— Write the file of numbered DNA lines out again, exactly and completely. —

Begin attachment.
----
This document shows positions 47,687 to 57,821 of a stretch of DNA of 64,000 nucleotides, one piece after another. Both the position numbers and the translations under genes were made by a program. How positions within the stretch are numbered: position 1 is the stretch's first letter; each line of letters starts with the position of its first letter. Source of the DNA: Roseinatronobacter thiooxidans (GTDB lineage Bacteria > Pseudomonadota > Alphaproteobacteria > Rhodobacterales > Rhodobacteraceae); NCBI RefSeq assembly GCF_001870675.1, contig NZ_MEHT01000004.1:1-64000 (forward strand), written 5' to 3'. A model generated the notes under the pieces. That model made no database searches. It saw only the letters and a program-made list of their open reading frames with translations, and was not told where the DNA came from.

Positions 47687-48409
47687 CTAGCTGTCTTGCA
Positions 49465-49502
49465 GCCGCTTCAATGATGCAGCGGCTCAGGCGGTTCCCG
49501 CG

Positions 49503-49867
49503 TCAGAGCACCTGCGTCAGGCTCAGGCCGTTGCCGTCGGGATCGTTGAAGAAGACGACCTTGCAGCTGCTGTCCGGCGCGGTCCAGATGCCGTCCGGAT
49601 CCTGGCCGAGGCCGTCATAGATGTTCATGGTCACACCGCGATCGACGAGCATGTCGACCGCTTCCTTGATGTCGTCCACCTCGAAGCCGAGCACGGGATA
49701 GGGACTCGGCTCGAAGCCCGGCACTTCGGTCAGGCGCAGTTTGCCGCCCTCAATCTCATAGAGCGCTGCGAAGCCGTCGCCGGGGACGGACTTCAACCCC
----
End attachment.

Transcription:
This document shows positions 47,687 to 57,821 of a stretch of DNA of 64,000 nucleotides, one piece after another. Both the position numbers and the translations under genes were made by a program. How positions within the stretch are numbered: position 1 is the stretch's first letter; each line of letters starts with the position of its first letter. Source of the DNA: Roseinatronobacter thiooxidans (GTDB lineage Bacteria > Pseudomonadota > Alphaproteobacteria > Rhodobacterales > Rhodobacteraceae); NCBI RefSeq assembly GCF_001870675.1, contig NZ_MEHT01000004.1:1-64000 (forward strand), written 5' to 3'. A model generated the notes under the pieces. That model made no database searches. It saw only the letters and a program-made list of their open reading frames with translations, and was not told where the DNA came from.

Positions 47687-48409
47687 CTAGCTGTCTTGCA
Positions 49465-49502
49465 GCCGCTTCAATGATGCAGCGGCTCAGGCGGTTCCCG
49501 CG

Positions 49503-49867
49503 TCAGAGCACCTGCGTCAGGCTCAGGCCGTTGCCGTCGGGATCGTTGAAGAAGACGACCTTGCAGCTGCTGTCCGGCGCGGTCCAGATGCCGTCCGGAT
49601 CCTGGCCGAGGCCGTCATAGATGTTCATGGTCACACCGCGATCGACGAGCATGTCGACCGCTTCCTTGATGTCGTCCACCTCGAAGCCGAGCACGGGATA
49701 GGGACTCGGCTCGAAGCCCGGCACTTCGGTCAGGCGCAGTTTGCCGCCCTCAATCTCATAGAGCGCTGCGAAGCCGTCGCCGGGGACGGACTTCAACCCC